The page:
[00:31:11] Then I don't have to really. Risk and put myself out there. I can always live in the comfort safety zone of where I am, and I can always have the future fantasy of having that purpose, but I don't have to put myself on the line and risk the rejection and the failure if I don't really know if this relationship is right for me, then I, or if this is the one or this is not the one, or then I, I don't have to do anything about it, but deep down, I.

[00:31:36] There's a part of us that knows. And so one thing that I found helps when it comes to acknowledging the truth is taking, take the, I always tell people, take the pressure off of yourself from having to take action, because if you just take the pressure off of yourself from having to action take action, then that means if I, if you can just start acknowledging the truth, you know, I'm not in love with this person anymore.

[00:32:00] I haven't been in love fricking 10 years and it's painful and I'm afraid, and I know it, but I'm no longer in love and just feel that it's, you don't have to leave. You don't have to break up. You don't have to divorce, but just start feeding the energy of the truth. I hate my job. Scary to say that because, oh shit.

[00:32:21] Well, how am I gonna survive? And I don't even wanna acknowledge, I hate my job because what does that, I hate my job. I don't have to leave, but let me just feel that that starts a process inside. And so the th the next question you can ask yourself, like, okay, what lies am I telling myself? And what are the lies that I'm telling myself, costing me?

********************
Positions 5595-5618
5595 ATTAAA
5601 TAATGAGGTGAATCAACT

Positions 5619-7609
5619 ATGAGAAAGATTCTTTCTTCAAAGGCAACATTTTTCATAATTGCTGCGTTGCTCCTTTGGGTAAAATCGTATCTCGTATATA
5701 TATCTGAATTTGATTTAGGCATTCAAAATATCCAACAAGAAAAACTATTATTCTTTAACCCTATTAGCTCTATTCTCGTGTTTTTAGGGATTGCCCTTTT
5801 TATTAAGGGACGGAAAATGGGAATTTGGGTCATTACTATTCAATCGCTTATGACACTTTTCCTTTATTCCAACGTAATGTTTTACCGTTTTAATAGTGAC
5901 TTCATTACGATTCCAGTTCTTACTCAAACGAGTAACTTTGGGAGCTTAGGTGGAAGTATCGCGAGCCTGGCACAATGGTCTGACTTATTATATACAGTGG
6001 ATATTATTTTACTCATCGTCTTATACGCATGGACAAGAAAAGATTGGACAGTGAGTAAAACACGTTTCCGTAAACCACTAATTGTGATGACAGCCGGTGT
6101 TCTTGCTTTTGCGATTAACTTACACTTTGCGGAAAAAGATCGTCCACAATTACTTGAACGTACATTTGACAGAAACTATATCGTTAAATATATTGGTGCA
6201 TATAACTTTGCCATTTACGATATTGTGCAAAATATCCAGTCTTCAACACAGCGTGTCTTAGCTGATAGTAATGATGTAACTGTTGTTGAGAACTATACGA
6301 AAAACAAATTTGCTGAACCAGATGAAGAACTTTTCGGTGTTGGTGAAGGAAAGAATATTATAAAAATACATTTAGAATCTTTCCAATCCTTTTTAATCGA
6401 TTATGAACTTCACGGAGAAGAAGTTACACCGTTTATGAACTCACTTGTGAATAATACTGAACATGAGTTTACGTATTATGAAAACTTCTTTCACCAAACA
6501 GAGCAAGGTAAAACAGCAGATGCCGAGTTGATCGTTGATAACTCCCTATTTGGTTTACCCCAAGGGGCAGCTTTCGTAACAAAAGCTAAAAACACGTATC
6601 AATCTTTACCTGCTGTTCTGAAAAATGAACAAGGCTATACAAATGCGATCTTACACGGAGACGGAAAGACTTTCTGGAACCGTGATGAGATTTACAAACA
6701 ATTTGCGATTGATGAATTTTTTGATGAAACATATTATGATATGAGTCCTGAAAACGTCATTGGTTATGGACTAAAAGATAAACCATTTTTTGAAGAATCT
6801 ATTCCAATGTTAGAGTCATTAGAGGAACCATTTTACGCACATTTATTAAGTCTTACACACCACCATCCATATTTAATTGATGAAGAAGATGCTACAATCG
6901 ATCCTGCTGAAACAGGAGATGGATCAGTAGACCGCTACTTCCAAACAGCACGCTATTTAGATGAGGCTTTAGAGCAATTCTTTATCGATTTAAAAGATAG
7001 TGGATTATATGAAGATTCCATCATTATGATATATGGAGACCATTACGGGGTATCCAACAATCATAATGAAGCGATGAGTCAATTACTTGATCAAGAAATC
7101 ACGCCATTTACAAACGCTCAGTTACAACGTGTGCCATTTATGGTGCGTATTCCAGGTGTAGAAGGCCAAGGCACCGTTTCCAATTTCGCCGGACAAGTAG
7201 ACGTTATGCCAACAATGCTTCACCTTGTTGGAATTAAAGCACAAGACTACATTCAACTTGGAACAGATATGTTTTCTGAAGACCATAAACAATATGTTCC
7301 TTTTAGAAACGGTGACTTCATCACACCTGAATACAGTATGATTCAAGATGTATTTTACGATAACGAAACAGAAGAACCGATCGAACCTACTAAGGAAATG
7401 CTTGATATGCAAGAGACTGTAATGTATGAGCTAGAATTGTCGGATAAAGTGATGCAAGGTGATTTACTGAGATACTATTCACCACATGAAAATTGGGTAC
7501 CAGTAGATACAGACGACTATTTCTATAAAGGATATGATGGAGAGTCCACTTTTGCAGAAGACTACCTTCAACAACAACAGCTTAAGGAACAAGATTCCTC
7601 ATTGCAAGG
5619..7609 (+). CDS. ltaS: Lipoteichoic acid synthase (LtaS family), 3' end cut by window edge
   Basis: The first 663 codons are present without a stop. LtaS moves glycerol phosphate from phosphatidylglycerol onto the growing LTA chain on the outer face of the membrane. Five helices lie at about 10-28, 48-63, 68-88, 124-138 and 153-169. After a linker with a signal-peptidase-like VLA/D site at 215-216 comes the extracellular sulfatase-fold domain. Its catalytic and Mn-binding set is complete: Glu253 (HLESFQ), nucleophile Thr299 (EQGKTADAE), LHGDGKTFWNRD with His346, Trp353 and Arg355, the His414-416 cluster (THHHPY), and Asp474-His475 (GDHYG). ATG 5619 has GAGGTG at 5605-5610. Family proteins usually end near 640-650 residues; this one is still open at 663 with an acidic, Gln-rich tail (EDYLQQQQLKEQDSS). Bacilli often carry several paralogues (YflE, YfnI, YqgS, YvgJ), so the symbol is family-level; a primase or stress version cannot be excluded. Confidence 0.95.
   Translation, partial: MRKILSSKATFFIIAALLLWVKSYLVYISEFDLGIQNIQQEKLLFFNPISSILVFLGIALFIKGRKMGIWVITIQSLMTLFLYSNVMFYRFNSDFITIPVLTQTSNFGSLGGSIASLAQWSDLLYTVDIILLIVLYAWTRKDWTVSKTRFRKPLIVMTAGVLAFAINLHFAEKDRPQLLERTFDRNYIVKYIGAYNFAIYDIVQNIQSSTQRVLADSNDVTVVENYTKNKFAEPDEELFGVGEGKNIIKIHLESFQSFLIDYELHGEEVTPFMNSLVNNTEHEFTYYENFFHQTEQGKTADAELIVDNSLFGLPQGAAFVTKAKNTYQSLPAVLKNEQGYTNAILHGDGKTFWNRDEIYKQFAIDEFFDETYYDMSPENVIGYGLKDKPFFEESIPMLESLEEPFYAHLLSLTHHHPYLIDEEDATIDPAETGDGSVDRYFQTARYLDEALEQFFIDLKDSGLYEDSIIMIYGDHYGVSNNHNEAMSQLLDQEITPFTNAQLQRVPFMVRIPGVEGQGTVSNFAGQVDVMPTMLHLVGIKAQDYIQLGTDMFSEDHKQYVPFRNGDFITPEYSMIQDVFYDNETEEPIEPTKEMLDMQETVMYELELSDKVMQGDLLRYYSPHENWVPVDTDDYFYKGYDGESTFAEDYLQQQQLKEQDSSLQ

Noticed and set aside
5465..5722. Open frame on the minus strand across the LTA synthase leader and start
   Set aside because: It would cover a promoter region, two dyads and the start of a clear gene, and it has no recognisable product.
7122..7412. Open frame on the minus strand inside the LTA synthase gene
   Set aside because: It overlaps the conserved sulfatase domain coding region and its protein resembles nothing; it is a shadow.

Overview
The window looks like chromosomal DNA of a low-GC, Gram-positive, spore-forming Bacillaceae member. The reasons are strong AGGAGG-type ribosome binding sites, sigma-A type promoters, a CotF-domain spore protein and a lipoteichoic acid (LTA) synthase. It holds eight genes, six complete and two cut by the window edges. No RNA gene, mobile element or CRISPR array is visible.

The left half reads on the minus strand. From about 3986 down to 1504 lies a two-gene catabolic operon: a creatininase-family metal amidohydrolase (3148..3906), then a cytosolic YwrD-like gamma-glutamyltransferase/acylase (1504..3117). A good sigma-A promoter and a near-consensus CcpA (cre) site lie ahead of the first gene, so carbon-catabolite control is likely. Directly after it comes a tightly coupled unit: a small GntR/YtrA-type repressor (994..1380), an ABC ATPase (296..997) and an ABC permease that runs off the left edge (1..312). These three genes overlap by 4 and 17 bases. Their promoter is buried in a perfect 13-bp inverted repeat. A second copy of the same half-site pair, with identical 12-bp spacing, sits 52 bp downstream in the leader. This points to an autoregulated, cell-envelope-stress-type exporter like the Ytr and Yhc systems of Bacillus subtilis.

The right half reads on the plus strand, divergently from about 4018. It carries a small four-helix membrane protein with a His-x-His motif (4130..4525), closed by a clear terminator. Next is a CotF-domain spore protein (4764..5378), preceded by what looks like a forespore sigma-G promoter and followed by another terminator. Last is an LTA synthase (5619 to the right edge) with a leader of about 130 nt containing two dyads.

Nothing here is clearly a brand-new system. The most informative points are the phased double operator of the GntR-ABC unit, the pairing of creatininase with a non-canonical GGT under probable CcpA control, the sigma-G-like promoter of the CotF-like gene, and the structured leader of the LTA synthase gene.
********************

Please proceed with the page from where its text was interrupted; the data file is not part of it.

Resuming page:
[00:32:39] What does it. Really it's ultimately it's painful. So somebody might say, but how do I know if I'm lying to myself? If I'm, if I'm lying to myself, because you will feel. There will likely be a level of pain that you will feel in your life. And that pain is a messenger. That pain is a blessing. That pain, I believe is your friend.

[00:33:01] The pain is just trying to give you feedback that there's a lie that you're telling yourself, or there's a part of yourself that you're not in integrity with that you're betraying that you're not acknowledging. And that pain is just trying to get your attention so that you can cause correct. The issue isn't that we feel pain in our lives.

[00:33:17] The issue is that. Distract from the pain. We drink it away. We sex it away. We drug it away. We smoke it away. We shop it away. We meditate it away. We social media it's away just so that we don't have to feel the pain, but the pain we feel is a messenger. And so when we lie to ourselves, it will tend to manifest as an emotional pain.

[00:33:38] Depression, lethargy, lack of aliveness apathy. It, it, that's giving you a sign. Like some think you are suppressing, not dealing with it might manifest as a temporary, let's say physical ailment. It might manifest as a. Let's say more serious ongoing disease where the body has an intelligence and your, and your truth is unconsciously manifesting through your physiology.

[00:34:02] And so all of these things are I believe, messengers that we get to pay attention to. And so I think where people can just begin is, is, is starting with the truth. You don't have to like sell everything and, and move to, you know, India or to bed or, or Peru. It just might be just saying, you know what? I'm not really in love with this person.